That said, and it goes back to what I said about the Ben Davis saga, our Government need to be more innovative when it comes to their pay package. Using an indicator based on economy sends a strong signal that nothing else matters, that running a country is only about the economy.

But it’s not.

Shouldn’t a minister in charge of transportation, for example, be pegged against how efficiently our transport systems run?

Shouldn’t a minister of social and family development be pegged with how many families move out of poverty each year?

Shouldn’t a minister of health be pegged to how more people are getting proper healthcare and the overall health of the nation?

If a minister does a good job at his portfolio, based on tangible KPIs on the aspect of society he or she looks after, I’d be happy to even pay them $10m, much less $1m. So maybe it can be flexi-wage, where they get a lower monthly salary but a much higher bonus payout if they perform well for example.

There are so many ways we can attract private sector talent, especially today when so many bright minds join start-ups for very little money in the hope of a big pay-out later.

I agree that we do need to pay our ministers well – but how that pay comes about can be far more creative than the way it is currently structured.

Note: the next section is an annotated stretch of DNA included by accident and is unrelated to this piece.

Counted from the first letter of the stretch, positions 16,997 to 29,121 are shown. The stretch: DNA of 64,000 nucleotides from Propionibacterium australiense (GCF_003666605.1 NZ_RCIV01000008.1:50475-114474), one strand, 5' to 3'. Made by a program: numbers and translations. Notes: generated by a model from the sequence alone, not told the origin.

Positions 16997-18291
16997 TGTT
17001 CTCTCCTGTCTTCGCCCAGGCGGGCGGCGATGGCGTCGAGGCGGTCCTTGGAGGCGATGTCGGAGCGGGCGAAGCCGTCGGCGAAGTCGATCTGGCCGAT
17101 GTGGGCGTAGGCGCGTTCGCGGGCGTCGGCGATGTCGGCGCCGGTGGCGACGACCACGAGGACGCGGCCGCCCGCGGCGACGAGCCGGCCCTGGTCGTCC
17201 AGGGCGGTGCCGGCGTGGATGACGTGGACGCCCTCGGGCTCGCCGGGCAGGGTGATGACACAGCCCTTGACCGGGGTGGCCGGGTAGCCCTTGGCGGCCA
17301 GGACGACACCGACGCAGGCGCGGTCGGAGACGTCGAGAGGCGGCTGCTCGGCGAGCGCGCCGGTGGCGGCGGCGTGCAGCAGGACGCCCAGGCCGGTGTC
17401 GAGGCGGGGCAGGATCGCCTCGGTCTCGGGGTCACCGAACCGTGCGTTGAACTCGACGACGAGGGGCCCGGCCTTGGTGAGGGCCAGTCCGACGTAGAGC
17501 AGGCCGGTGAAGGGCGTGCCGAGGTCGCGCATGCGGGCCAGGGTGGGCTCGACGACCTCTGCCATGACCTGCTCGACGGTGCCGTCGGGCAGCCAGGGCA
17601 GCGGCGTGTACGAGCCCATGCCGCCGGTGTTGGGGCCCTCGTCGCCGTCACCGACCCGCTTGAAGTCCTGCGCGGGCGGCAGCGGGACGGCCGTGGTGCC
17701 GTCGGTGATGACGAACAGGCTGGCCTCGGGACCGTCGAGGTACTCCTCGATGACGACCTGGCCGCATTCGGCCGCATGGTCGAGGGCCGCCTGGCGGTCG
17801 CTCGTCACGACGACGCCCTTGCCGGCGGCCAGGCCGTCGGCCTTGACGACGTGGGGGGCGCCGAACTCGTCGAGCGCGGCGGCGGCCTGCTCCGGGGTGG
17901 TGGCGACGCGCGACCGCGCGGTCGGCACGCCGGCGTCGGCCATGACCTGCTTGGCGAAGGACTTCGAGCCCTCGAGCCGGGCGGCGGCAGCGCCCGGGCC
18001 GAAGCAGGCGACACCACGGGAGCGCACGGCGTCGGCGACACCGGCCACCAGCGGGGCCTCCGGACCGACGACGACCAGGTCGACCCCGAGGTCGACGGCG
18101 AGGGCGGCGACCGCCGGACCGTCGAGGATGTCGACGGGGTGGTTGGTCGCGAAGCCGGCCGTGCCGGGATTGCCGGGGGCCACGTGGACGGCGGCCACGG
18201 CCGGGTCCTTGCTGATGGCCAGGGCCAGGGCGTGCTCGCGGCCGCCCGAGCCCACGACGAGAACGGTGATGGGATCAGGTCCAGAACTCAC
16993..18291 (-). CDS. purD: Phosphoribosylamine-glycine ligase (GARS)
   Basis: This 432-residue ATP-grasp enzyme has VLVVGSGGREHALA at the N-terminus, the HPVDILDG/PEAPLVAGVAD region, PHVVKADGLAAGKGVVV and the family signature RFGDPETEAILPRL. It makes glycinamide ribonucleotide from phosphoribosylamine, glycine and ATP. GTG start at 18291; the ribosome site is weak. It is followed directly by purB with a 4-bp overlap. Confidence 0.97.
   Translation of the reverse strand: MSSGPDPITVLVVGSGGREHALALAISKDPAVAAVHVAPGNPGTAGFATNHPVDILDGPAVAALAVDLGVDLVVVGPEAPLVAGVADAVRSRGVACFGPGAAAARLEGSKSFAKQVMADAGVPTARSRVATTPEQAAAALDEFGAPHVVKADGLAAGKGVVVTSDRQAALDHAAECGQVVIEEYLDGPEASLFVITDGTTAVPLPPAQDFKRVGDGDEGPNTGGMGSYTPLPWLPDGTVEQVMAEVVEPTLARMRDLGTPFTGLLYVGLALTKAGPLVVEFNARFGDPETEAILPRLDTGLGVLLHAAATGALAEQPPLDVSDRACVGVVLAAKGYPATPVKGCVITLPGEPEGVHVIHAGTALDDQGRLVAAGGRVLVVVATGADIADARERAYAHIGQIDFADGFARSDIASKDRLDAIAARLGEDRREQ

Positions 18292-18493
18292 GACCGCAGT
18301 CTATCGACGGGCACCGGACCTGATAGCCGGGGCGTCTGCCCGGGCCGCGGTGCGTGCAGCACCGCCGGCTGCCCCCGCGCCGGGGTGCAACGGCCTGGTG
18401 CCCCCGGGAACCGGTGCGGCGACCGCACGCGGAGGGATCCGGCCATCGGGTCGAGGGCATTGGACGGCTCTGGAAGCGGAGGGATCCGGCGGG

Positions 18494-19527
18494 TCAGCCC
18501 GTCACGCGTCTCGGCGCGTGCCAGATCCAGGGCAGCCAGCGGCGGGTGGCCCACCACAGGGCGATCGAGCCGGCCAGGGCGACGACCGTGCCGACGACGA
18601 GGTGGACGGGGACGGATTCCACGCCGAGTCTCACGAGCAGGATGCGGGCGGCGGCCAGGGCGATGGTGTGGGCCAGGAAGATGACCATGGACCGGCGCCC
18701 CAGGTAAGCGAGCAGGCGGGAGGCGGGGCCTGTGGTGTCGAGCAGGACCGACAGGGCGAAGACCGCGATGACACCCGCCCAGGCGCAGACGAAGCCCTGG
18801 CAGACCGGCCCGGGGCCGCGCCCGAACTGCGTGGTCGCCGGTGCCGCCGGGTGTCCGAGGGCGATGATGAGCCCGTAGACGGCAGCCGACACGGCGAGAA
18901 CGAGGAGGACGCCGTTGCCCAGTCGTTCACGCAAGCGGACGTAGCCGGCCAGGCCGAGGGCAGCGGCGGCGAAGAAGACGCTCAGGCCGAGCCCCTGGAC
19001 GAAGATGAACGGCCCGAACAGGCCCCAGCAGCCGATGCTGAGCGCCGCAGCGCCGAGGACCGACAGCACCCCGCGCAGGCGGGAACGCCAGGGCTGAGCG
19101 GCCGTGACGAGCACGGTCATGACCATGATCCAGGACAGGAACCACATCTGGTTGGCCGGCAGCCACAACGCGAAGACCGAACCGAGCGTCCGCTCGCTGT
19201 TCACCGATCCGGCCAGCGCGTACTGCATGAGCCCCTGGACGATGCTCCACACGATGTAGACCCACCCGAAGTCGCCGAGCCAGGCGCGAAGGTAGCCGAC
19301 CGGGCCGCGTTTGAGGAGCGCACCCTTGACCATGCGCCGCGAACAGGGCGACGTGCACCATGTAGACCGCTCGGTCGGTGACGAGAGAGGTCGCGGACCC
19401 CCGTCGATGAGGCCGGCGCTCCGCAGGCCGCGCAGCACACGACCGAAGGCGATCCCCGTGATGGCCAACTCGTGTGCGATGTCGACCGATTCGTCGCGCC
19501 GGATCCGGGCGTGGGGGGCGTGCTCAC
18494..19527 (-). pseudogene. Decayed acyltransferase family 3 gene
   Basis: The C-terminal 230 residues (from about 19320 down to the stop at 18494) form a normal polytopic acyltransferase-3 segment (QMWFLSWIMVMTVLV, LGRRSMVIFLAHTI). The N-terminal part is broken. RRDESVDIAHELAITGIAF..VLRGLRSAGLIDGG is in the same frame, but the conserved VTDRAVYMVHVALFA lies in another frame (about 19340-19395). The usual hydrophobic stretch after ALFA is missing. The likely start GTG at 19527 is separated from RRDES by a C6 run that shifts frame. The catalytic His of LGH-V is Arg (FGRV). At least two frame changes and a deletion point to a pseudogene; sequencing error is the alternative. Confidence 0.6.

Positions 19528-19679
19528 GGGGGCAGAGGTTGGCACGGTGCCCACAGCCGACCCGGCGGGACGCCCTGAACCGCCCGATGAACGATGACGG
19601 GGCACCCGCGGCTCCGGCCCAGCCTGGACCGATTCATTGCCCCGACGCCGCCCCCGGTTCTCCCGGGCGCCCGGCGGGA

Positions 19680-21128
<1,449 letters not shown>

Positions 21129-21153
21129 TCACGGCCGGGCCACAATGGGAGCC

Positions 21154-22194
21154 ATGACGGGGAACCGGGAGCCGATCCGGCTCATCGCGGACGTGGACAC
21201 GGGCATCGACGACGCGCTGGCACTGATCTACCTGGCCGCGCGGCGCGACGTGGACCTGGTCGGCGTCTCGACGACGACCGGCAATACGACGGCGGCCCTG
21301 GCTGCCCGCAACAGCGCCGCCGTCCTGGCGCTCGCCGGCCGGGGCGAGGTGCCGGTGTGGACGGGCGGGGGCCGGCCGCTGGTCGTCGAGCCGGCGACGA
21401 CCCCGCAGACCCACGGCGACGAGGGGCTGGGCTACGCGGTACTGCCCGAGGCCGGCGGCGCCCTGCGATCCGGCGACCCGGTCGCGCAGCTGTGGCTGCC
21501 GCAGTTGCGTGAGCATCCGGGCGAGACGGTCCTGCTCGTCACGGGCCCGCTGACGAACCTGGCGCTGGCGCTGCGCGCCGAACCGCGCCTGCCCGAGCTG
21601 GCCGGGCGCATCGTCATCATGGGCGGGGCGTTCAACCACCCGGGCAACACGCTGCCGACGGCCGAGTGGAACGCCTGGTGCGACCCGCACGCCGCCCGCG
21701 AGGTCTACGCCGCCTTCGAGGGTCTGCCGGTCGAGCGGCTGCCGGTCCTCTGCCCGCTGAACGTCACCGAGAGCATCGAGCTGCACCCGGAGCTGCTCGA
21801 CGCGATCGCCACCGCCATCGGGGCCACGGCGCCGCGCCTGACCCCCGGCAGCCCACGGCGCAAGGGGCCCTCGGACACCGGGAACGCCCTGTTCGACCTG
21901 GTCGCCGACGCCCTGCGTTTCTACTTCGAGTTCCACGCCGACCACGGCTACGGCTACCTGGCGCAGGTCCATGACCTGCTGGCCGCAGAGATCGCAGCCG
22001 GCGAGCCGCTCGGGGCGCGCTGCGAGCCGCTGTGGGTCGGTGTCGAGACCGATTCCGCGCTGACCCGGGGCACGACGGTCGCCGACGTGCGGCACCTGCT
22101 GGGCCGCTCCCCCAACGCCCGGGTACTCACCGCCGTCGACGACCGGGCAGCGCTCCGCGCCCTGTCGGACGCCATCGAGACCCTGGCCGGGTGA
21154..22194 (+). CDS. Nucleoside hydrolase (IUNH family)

Related posts

What PM, PAP can learn from very rich tech entrepreneur

When being a minister turns from a calling into a job for life

New Hope: Time to make robots PAP ministers?

 

What PM, PAP can learn from very rich tech entrepreneur

In Political governance, Public Administration on 17/09/2018 at 10:13 am

And by so doing make sure that S’pore will remain a de facto one-party state forever and day: though there won’t be mega-rich ministers*.

Mr Von Ahn is CEO of Duolingo, the world’s most popular language learning app, with 200m users. He also has academic credentials that PAPpies can only dream about.

And best of all he’s not a “very mediocre” person (Remember GCT’s comment that those in the private sector earning less than $1m are “very mediocre people”. And that the PAP only chose ministers from the private sector if they were earning $1m or more.): he’s very rich.

So the PAP should listen to what Von Ahn recently told the FT, “If it requires you paying them off to come work for you, I don’t think they’re going to be in it. We prefer missionaries to mercenaries.” Related post: When being a minister turns from a calling into a job for life